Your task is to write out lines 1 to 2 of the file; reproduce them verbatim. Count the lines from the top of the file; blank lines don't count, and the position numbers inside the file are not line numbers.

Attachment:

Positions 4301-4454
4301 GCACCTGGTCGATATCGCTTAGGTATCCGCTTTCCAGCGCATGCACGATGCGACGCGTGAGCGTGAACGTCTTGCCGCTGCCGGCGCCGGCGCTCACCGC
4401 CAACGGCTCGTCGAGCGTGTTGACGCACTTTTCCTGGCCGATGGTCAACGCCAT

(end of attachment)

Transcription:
Positions 4301-4454
4301 GCACCTGGTCGATATCGCTTAGGTATCCGCTTTCCAGCGCATGCACGATGCGACGCGTGAGCGTGAACGTCTTGCCGCTGCCGGCGCCGGCGCTCACCGC